[W]ould require the court, when admonishing the jury against conversation, research, or dissemination of information pursuant to these provisions, to clearly explain, as part of the admonishment, that the prohibition applies to all forms of electronic and wireless communication. The bill would require the officer in charge of a jury to prevent any form of electronic or wireless communication.
Beginning in January, if a juror disobeys such an admonishment, he or she will face contempt of court charges.
As more and more information becomes increasingly accessible, our attention spans grow ever shorter. Several decades ago, one needed only to turn to the newspaper, radio, or television for all the news someone else deemed was relevant to you and your life. Now, with the Internet, blogs, email and RSS feeds, we no longer rely on others to decide what information we should be processing, for better and for worse.
If you’ve made it to this sentence, you’ve probably made it farther than 80 percent of those who read the headline. While the merits of a wealth of readily available information are generally obvious (more information means more knowledge, right?), the drawbacks are what I want to discuss.
I wanted to make sure that all of our readers are aware that Justia recently launched the new legal commentary site Verdict. Have no fear, the Onward backbenchers will still post here, but each weekday, you’ll also be able to catch original and informed analysis of breaking news and developments in the law written by a great group of columnists over at Verdict.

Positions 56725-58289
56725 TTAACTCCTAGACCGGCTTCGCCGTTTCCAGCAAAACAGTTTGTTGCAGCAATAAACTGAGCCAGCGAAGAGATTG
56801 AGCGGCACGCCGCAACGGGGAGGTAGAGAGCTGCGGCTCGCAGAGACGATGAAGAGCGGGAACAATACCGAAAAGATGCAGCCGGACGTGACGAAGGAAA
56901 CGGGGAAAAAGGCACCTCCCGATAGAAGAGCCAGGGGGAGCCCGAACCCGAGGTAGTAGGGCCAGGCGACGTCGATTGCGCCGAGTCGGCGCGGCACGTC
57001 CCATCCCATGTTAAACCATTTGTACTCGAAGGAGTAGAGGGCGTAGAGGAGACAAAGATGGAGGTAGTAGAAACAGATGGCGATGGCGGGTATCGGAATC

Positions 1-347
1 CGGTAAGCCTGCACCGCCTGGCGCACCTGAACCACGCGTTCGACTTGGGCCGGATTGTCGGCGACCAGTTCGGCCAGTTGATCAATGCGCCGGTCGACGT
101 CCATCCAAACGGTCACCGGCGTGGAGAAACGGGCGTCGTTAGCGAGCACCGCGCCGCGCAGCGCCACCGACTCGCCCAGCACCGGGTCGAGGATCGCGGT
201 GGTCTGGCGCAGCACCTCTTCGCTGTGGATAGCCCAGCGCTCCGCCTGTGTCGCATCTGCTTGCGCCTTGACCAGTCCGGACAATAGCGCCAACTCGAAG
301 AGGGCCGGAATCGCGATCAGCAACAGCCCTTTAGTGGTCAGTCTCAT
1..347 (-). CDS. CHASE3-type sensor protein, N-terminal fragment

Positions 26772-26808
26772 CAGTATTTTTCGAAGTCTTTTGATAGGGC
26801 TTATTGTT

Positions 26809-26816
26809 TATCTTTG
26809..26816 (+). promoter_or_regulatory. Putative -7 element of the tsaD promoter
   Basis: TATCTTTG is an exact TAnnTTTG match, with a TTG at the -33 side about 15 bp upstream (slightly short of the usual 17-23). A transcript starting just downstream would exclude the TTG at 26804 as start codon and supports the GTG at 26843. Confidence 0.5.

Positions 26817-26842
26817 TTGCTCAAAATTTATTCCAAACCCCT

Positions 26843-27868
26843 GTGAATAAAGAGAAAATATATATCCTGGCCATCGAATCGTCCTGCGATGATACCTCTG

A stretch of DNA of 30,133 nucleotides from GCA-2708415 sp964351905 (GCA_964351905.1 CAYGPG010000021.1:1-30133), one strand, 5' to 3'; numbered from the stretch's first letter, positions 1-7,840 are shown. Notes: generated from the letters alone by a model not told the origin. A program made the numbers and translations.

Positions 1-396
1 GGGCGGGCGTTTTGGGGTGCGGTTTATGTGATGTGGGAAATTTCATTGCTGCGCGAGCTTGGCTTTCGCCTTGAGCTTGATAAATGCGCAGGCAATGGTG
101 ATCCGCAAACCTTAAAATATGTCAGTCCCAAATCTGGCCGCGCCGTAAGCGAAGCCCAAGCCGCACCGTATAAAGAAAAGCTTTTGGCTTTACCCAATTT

Verdict columns cover a broad range of legal subjects, including constitutional law, international human rights, new technologies, discrimination, family law, law and economics, defamation, consumer issues, child sexual abuse and animal rights. Check out recent articles on such breaking legal issues as the debt limit controversy, cell phone hacking by Rupert Murdoch’s News of the World and health care.
Verdict’s team of ten columnists includes nine former law clerks—among them four U.S. Supreme Court clerks—seven law professors and the director of a new college-level human-rights program, all currently teaching at eminent schools. We’ve set up a twitter feed @verdictjustia if you’d like to follow Verdict there, or you can also subscribe via RSS to make sure you’re staying on top of all these great columns. Stop by and check it out!
In an enlightening decision, a federal judge ruled this week that Las Vegas-based copyright litigation enterprise Righthaven had no legal basis to sue one defendant, Democratic Underground, because it didn’t even own the copyright it was suing over.
Chief U.S. District Court Judge Roger Hunt was particularly peeved to learn that Righthaven was trying to engage in legal slight-of-hand by purportedly having publisher Stephens Media, LLC assign it any right to sue for copyright infringement. This was impossible, the court concluded, because copyright law forbids assigning the right to sue over alleged infringement; “only the owner of an exclusive right under a copyright may bring suit.”